A friend, a while back, mentioned a game that had a system for allowing you to
change the "mood" of a room. What this was, as they described it, was like
leaving an additional bit of text in or below the room description that
described any notable temporary details that would be of interest to anyone
I'm sure that description alone has given you the gist of this idea, but I'll
go into some design details that I think would work.
The room state would be settable by anyone, and clearable by anyone. It should
obviously be understood that doing either for no reason, or to troll would be
bad form, and excessive abuse probably punishable by admin. For various
reasons that I'm sure many of you can come up with on your own, I don't
suggest including the character's name anywhere in the room state.
When setting the room state you would give the duration (preferably in
minutes) to a maximum of 24 hours (possibly 48?). Reason for the limit
being... well... I'm sure nobody wants to run around clearing ancient room
states. After that time, it automatically clears.
Now, for those of you who didn't immediately understand why this sort of thing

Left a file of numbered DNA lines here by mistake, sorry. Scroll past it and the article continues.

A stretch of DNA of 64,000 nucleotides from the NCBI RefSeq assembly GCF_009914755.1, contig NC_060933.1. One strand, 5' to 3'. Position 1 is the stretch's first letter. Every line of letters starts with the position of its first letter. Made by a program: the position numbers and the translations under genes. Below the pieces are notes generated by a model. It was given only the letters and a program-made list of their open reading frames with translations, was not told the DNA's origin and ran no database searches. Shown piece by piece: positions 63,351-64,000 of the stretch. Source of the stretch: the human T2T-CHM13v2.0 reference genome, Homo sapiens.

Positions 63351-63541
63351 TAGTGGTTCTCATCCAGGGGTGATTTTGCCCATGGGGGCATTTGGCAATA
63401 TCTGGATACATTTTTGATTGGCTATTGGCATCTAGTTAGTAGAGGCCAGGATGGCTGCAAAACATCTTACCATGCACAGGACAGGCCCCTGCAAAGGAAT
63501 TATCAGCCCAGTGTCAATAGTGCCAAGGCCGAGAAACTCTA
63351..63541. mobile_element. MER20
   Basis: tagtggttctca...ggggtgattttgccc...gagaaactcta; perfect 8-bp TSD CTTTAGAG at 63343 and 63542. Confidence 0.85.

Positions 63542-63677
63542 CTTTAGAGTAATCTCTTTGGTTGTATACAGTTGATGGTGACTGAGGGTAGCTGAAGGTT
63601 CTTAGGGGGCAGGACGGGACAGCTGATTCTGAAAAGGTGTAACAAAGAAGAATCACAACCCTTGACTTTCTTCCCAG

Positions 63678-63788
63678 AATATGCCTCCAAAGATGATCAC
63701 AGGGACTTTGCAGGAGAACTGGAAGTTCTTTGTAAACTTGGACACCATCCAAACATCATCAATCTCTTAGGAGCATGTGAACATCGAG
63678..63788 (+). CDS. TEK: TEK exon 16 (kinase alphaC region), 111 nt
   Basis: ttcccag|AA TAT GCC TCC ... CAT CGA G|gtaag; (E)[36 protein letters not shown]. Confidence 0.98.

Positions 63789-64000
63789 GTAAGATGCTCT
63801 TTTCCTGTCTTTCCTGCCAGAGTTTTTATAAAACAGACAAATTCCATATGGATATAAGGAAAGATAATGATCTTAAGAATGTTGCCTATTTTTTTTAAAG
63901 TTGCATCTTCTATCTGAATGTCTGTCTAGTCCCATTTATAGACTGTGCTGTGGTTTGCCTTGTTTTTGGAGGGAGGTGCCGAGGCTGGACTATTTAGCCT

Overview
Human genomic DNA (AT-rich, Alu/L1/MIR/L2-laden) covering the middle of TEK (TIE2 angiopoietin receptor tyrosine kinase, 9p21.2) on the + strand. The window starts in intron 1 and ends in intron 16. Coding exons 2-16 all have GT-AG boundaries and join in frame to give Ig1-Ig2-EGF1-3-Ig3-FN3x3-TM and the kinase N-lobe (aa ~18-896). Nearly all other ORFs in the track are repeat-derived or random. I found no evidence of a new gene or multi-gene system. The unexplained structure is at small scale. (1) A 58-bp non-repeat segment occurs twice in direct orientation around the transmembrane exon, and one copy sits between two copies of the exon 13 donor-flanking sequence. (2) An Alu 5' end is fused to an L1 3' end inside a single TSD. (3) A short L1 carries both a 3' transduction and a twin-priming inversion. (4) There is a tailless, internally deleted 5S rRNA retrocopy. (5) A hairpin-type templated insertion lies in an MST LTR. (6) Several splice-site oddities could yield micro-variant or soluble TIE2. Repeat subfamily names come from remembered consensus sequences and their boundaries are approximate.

would be useful, a list of possible uses:
- You've murdered someone recently. It was a *bloody mess*, and you want to
let whoever enters that room next that something awful went down there.
- You want to decorate your apartment for your special moodate. You leave a
trail of rose petals leading toward the bed, light some candles, and turn
the lights down low.
- There's a special concert going on at the Drome. The stage is lit up, and
the crowd is going wild.
- Some asshole with a gun is shooting people up on Cordoba. Everyone's bolting
down the street. You know which way not to go... or go, if you're feeling
- The character you were interacting with has disconnected or @quit for the
night. You'd like to give them some idea of anything significant that might
have happened while they were out, but gridmailing them or leaving a note
detailing it is awkward, and maybe doesn't make sense.
The list goes on and on. Of course, it should be noted that these kinds of
things should not be used as free replacements for code that already exists,
such as graffiti, or leaving people notes.